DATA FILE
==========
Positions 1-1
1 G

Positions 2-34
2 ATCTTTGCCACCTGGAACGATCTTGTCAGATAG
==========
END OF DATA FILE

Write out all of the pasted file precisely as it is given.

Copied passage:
Positions 1-1
1 G

Positions 2-34
2 ATCTTTGCCACCTGGAACGATCTTGTCAGATAG